china. That was washed down with a glass of La Tâche Romanée
Grand Cru, vintage 1963.
All the while, T-money picked with a silver fork, and chattered nervously on
about the stress, the problems her second husband had connecting with Evangelicals,
and how her feet had swollen from the constant flying - to the point she could
no longer get into her shoes. She would not, however, come to whatever the
real point was.
When dessert - layers of sand-colored pastry filled with crème chantilly,
ripe blackberries surrounded by a strawberry coulis - had been served, I
cut to the chase. I interrupted her mid-sentence, saying that our evening
had been delightful, especially as she'd finally learned to stop pretending
and to be herself, but that I knew there was something more that needed to
Like Freud with a patient on his couch - I hit the raw nerve. She began to
weep, and in between sobs, she struggled to say that her biggest regret was
that she could no longer get into the largest size Chanel suit on the rack. "Je
suis grosse comme une vache," she added, before breaking into a fresh torrent
I rushed over with a handkerchief, and offered my support. There is hope, I
assured her, and then mentioned a spa I knew near Vichy, where a chef devoted
to cuisine minceur could work wonders. I promised her that by the end of a
month stay, she could expect to easily fit into a classic Chanel tailleur.
I reminded her that if Karl Lagerfeld had the willpower to take off a third
of his bodyweight, she could follow his sterling example.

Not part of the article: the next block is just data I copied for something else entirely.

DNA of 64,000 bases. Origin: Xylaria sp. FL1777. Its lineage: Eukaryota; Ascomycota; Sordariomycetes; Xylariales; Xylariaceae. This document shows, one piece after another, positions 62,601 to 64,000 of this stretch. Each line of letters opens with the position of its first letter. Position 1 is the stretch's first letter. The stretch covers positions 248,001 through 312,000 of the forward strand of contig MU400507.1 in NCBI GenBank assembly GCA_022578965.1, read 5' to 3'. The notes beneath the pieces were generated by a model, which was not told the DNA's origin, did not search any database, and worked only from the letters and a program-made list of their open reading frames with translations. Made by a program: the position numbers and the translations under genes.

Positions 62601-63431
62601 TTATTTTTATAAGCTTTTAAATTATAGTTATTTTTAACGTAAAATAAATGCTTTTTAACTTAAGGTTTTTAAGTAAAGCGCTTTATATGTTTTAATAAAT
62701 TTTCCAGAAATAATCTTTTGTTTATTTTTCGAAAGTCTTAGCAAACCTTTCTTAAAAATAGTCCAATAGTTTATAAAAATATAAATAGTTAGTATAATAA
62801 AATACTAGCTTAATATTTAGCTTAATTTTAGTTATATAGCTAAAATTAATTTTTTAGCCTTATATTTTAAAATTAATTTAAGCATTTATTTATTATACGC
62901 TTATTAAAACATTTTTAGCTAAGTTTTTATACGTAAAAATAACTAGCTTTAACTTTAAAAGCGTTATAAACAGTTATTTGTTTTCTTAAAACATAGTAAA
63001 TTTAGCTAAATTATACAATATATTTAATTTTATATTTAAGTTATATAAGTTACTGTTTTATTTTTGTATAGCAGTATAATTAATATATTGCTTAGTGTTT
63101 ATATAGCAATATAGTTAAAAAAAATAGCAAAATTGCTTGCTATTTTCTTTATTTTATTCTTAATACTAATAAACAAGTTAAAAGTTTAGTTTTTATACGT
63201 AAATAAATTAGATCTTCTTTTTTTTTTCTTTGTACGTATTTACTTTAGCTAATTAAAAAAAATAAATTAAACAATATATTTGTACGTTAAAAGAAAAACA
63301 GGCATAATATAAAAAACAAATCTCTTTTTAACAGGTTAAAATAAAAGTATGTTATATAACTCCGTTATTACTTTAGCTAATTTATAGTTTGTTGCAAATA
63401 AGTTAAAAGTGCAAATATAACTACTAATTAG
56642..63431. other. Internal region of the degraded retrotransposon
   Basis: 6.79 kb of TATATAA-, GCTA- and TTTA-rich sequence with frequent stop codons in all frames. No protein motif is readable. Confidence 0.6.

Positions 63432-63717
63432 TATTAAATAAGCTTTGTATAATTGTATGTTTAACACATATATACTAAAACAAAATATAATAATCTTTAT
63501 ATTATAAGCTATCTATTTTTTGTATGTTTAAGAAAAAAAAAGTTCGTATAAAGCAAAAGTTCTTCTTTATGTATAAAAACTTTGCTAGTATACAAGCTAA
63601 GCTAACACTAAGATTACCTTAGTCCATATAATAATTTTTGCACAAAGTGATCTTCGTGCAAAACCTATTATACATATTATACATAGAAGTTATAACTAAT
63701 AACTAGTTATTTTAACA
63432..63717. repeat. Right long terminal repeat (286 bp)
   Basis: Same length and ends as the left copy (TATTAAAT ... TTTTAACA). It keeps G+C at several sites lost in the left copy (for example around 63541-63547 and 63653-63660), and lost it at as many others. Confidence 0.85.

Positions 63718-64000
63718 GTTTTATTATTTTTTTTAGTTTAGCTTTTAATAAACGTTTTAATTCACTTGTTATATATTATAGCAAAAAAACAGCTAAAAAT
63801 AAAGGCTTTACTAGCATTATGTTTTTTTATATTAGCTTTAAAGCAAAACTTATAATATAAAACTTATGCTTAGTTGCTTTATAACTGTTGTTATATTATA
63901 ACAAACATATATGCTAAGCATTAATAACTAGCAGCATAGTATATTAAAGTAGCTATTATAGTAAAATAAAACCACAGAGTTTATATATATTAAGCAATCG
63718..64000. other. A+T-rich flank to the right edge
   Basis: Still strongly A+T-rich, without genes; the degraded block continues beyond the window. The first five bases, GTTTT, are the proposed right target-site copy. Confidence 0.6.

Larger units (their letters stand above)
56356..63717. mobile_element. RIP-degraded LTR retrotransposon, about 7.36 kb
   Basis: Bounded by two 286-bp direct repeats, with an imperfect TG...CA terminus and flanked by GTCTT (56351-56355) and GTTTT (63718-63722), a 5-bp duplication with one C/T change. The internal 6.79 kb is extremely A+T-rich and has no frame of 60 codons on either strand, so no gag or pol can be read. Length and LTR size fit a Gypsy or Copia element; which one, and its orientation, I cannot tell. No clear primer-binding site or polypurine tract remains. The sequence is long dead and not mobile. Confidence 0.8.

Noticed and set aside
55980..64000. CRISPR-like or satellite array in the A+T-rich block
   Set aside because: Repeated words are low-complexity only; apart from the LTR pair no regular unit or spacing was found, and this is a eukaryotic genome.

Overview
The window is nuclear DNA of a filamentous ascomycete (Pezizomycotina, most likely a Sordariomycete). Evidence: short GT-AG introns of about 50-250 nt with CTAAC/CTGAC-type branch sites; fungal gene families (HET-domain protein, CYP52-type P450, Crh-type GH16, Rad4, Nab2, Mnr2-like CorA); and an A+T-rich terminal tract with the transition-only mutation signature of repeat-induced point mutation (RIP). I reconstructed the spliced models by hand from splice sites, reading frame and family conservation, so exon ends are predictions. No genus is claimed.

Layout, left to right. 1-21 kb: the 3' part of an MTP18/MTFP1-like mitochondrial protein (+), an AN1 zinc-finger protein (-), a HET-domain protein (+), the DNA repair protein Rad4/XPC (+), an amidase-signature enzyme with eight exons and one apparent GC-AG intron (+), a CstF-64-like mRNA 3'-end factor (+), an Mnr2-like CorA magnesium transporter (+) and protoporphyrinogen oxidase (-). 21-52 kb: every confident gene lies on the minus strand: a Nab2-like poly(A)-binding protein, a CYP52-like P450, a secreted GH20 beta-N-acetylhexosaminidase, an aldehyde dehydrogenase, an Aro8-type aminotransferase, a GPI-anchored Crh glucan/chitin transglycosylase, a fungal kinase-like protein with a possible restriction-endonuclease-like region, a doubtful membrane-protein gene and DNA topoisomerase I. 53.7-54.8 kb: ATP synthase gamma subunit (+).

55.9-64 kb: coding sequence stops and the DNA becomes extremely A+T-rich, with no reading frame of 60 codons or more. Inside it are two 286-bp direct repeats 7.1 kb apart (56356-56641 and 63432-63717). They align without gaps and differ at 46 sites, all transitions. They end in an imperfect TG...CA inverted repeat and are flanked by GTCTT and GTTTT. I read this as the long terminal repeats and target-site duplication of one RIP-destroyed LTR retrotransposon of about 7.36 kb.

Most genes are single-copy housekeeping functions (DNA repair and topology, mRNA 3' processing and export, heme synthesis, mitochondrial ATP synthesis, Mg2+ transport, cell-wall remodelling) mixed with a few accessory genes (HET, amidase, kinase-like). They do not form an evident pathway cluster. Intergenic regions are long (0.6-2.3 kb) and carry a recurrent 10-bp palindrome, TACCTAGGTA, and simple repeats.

She soon regained her composure, and promised to check in for calorie-detox.
Then, just as some after dinner fiandises arrived - we're talking dark, dark
chocolate here - she suddenly remembered she had one fence left to mend.
T-money rang a little silver bell, and then the butler emerged with a cordless
speaker-phone which he placed before her on the table. She pushed auto dial,
and it rang.
An angelic voice answered.
"Hello," said T-money. "Could you kindly connect me with the lady of the house?"
"Oh, dear," said the voice on the other end. "This might not be the best moment.
You see, she's just opened a second bottle of Veuve Cliquot."
Suddenly, the unmistakable drawl of Bubba boomed clear as day in the background. "For
heaven's sakes, Hillary. Put down those exit polls and come over here and give
me a hug. You've already demonstrated your faith - your faith is in me. And
just look! Everything we've always planned has just gone Right."
Questions for Bimbo:
FL: Why is Mrs. Kerry's hair
Bimbo: She says she prefers the "just out of bed" look that is de rigueur
among young men in Europe. As for the color , I've suggested a nice stylist
I know in Paris, M. Geoffray LePouf, to no avail.
FL: In what size does
Chanel stop production? We have seen a purple plaid size
18 tweed jacket at Neiman Marcus during their Last Call sale.
Bimbo: The sky is not the limit, especially since Karl lost
so much of his own girth and then turned his venom on women. The
Last Call was the last call - after that only Liposuction remains
at the end of the line.
FL:You are so close with Mrs. Kerry, can you tell us
if she will go into a more intense facial surgery program?
Bimbo: That's a secret only her hairdresser can tell you -
whoever that cuckoo may be. What I can tell you is that if she's
feeling down about her appearance, she need only sit next to Laura.
FL: Can you disclose the spa
you have decided upon to help Mrs. Kerry unwind?
Bimbo: I shouldn't, but this once I can let the secret out. The place
to go is called "L'Aubèrge des Vaches", which is a leftover remnant
of the Vichy government once frequented by the upper echelon of the Reichstag.
In fact, the chef did his basic training at an Austrian retreat called Mauthausen.
FL: Do you speak French when
you are with Mrs. Kerry?
Bimbo: Oui, c'est son langue
FL: An your opinion, is Mrs.
Kerry still in love with Senator Kerry?
Bimbo: Well, I think she was more
in love with the thought of gracing the East Wing, and now that
pipe dream has burst, you'd have to ask her clairvoyant to be